Friday, June 17, 2022

06.17.22 What's up with that coloring?....


     Leif gave me a shout this morning after reading the blog and we discussed our outings. Things slow on the beach for him, well, not really if you call a schoolie and a 21 inch fluke slow. But it was 

summer beach slow. No real bait, except for the mole crabs and micro baits, no real "push" of fish, just the normal grind of beach fishing at first light, something I was planning on taking the drive for tomorrow morning, but I'll pass and stay local. 

    But back to the bass and the coloring. We have all seen the different colors that striped bass present. River fish tend to be darker, darker on top and darker lines. Beach fish, especially in the summer seem to be lighter in color or pale. Is it a type of camouflage? Do they "change" their coloring to either increase or decrease the effects of heat and the sun? I tried a Google search but the only thing that comes up consistently is 'The best color to catch striped bass". 

     Leif joked that my fish looked half dead. Looked like one that had been harvested and left in the sun, the word "rigormortise" came up. Now this fish did put up a fight, and only spent the time it takes to raise the net, take a pic, remove the hook and release. No tank time. No laying the grass. I know he was half joking but it appears there is some "mottling" going on there around their heads.

     So I went and looked at the river conditions. Early this morning the river was 72 degrees and the flows up from the recent rains. The temp has increased throughout the day because of the Africa-like temperatures were are having today, currently in Trenton it's 93 degrees and the sun is doing a beat down. When we talk about responsible fishing and water temps we think about trout. Trout, 

especially the wild ones, can't tolerate warm water, and definitely not tolerate the stress of getting hooked below a drift boat, hauled in, photographed and released. Stripers are different. They are more tolerate and have a wider range of water temps they can survive and thrive in. Lets for argument sake say it's between 50-70 degrees. These fish can leave if they are heading down and out into the ocean, which, Leif told me, is around 68 on the beach now. Those trout can't go any further north on the Delaware than the Cannonsville and Peapacton Reservoirs. Currently in Stilesville on the West Branch of the Delaware it is 49 degrees. While on the Mainstem at Lordville it is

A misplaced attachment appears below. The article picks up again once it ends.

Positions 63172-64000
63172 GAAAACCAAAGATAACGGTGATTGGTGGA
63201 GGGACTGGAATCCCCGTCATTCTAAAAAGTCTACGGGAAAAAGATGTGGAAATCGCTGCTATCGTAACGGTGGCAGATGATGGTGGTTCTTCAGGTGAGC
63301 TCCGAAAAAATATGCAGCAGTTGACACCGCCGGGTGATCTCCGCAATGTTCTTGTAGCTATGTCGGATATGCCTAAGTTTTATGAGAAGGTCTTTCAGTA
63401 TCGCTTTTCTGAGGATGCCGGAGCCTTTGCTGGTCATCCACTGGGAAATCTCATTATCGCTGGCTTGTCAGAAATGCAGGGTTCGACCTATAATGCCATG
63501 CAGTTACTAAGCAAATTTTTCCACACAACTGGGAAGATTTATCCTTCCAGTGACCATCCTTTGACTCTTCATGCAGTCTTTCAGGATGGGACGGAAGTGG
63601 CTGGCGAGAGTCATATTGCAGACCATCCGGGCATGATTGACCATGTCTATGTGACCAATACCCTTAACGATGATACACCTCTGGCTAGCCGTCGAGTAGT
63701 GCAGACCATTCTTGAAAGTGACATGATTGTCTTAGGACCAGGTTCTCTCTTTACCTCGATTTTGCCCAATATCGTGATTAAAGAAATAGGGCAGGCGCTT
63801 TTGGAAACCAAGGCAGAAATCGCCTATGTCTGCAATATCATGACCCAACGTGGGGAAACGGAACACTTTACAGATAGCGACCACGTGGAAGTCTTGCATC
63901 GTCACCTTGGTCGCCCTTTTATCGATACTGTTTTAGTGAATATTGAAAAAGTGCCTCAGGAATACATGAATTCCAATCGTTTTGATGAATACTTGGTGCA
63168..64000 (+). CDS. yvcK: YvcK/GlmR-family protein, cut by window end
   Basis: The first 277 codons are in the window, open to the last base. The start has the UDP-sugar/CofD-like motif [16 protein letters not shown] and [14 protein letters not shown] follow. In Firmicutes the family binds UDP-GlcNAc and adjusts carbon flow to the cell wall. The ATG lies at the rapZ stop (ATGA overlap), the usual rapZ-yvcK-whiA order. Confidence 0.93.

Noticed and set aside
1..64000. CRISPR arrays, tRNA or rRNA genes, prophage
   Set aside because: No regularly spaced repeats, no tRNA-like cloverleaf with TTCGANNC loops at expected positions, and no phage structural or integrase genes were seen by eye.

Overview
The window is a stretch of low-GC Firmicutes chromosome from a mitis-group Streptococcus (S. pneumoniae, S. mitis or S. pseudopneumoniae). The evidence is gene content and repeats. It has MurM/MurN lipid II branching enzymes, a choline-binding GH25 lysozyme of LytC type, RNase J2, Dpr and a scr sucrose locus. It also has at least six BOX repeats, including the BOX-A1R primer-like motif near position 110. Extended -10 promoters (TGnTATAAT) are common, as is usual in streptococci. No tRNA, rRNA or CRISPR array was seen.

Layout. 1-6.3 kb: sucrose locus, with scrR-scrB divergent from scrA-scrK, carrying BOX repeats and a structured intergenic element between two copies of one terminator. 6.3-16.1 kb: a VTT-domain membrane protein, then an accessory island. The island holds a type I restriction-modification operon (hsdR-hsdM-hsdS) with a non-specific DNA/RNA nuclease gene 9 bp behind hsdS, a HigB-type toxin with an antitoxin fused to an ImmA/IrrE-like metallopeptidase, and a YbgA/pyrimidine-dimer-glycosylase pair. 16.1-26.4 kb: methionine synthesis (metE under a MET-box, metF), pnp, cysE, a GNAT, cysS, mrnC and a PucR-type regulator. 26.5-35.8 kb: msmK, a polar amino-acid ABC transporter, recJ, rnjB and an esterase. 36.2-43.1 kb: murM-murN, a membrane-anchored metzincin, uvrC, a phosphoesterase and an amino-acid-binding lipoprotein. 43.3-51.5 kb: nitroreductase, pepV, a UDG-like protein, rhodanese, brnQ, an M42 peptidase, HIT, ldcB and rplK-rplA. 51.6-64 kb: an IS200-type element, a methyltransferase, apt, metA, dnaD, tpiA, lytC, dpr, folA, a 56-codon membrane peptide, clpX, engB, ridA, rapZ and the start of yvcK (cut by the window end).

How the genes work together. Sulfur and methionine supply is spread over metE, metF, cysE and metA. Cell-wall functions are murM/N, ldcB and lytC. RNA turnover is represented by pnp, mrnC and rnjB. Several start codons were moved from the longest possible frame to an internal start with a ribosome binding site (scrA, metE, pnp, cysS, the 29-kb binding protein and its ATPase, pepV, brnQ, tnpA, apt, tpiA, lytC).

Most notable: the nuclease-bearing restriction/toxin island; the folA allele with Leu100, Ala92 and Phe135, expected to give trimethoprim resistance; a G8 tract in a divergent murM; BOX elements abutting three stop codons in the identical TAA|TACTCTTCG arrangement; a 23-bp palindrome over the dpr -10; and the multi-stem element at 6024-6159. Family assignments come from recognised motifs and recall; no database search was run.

66 degrees, past the upper limit of responsible trout fishing. But back to the stripers, well, wait. I saw this post yesterday of a Cross Current Guide Service client who caught a surprise in the West Branch. I'll take that fish on a fly rod any day. Okay so back downriver a bit. So here we are mid

June, almost four months since the striped bass "showed up". The big girls and the horny teenage boys have come (no pun) and went, shad have run, spawn and died, and the herring have came (again no pun) and went, or are heading back to the salt. What about the bass? Well, most head out. Remember we are 130 miles from the ocean, and a bass travels 16 miles per day, although some would argue more, so it would take about a week to get to Cape May. I think this 

demonstrates how they can tolerate a wide range of temperatures. If they wanted to, they can leave, or a few miles below Trenton there are holes that are 50 feet deep. So are there still good fish around or am I just pounding on the resident schoolies? Well last evening my buddy was out in his boat upriver and landed nine bass to 33 inches. I would assume these are northern fish that just want to get to the beach ASAP. They can't wait to get some of those mole crabs in their bellies. 

     I think tonight I'll sit it out and give the fish a break from the high temps. Theresa has been out since 230 am delivering two babies at her patients home with the midwives. That'll leave me with nothing to do. Now what I might do is cut the hook off a few shitty flies and just go and cast and watch the swings and misses. Now that's something I could do all day no matter how hot it is out.